Companies have used employment tests to filter out applicants for over fifty years. From personality tests to skill assessments, employers want to know as much about a candidate as they can before the make a hire. Employment tests can assist with making better hiring decisions, but these tests are also flawed. Understanding the pros and cons can help you determine if you should include testing in your recruitment process.
The most appropriate time to perform a skill assessment is early on in the hiring process. If you have a large number of applicants, a skill assessment can help you narrow the applicant pool to a more manageable size. This can save time during the interview phase. If designed well, a skill test will filter candidates better than resume screening and pre-interviewing because it is a more objective way to evaluate if a candidate has the skill set needed to perform the job. The questions on the assessment should be analyzed carefully. Be positive that the questions measure what they are designed to measure and produce consistent results.
The downside of skill assessments is that it is impossible to account for every possible relevant skill. A job test will assess specific knowledge, but it will not assess more general skills, such as how quickly the candidate learns. This is limiting, because unless you give multiple assessments, you are only going to get a partial overview of the candidates’ skills. More importantly, aptitude on an assessment does not directly correlate to good work performance.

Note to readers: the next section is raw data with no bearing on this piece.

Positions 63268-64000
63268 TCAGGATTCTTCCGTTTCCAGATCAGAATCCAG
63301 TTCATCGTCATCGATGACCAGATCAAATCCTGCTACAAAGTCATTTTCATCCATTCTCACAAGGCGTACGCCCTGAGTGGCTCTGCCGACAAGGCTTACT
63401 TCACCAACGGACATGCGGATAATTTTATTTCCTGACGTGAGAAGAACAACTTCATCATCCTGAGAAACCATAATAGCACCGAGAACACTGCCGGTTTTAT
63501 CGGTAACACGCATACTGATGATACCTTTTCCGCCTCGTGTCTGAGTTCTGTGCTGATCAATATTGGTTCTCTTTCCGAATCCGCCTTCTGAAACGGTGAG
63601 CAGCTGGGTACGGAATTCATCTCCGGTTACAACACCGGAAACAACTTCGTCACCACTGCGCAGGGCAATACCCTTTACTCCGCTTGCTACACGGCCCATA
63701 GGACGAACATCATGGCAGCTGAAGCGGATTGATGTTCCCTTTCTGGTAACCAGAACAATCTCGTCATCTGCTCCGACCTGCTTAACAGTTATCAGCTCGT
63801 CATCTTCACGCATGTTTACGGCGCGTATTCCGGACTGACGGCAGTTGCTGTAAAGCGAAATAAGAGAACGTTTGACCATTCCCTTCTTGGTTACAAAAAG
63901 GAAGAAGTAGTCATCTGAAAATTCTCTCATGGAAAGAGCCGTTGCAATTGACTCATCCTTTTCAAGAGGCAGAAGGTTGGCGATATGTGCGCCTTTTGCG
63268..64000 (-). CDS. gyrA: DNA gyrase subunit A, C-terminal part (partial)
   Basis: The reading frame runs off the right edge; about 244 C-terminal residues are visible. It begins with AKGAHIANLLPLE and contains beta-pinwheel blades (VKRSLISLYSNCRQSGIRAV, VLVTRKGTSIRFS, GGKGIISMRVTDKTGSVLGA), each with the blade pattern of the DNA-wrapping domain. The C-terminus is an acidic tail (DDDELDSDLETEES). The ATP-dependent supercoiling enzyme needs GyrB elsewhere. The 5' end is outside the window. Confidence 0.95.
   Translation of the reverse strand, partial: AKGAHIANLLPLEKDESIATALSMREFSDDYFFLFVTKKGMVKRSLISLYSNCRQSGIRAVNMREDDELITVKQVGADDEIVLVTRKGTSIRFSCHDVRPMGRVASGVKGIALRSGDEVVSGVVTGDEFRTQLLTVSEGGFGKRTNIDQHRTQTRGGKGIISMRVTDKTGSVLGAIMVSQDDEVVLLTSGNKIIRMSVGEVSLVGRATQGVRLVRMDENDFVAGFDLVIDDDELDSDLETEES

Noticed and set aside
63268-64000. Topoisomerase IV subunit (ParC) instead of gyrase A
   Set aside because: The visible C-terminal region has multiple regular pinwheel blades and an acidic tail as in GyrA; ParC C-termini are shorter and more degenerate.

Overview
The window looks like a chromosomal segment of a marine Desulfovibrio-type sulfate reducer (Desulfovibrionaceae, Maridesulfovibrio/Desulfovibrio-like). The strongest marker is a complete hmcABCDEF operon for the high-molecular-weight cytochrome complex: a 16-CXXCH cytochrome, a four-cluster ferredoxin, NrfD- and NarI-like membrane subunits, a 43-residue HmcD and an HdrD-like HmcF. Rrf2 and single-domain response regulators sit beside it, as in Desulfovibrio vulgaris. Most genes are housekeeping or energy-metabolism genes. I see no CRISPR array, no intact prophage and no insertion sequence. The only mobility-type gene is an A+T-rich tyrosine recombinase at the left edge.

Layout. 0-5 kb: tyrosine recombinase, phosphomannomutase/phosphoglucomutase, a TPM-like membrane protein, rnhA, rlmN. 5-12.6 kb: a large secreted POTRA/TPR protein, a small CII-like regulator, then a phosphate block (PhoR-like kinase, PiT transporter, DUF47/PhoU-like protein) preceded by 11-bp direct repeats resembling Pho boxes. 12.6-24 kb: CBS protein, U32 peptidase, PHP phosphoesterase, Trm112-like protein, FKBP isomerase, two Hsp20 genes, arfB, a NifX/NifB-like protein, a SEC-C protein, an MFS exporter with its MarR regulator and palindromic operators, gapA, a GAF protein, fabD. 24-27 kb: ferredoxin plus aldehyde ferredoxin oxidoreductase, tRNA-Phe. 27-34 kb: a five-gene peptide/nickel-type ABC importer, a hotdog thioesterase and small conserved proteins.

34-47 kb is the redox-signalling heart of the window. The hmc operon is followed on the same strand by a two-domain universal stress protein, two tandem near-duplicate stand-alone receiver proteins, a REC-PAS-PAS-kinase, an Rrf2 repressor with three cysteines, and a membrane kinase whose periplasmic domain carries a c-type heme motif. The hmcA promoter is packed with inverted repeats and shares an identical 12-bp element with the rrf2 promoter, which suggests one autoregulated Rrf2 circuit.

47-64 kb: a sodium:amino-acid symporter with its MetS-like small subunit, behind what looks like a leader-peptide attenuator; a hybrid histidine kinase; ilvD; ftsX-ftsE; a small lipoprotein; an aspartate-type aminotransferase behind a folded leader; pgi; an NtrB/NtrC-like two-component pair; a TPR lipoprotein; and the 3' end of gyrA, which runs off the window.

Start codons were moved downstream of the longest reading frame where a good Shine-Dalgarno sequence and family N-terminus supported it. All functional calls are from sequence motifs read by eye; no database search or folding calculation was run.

Personality and Cognitive Tests
Personality tests are more problematic. Personality is not an indicator of positive performance either. There is also much more to consider when designing a personality assessment. The American Psychological Association (APA) has strict guidelines that they use to determine whether a psychological test is valid and reliable. Although popular, personality tests are not necessarily a good indicator of performance on the job. The answers can be skewed if the responses are selected entirely on what is perceived to be the response the employer wants.
While certain job positions do require specify cognitive abilities, it is often better to avoid such tests. These types of assessment have a long history of being discriminatory.
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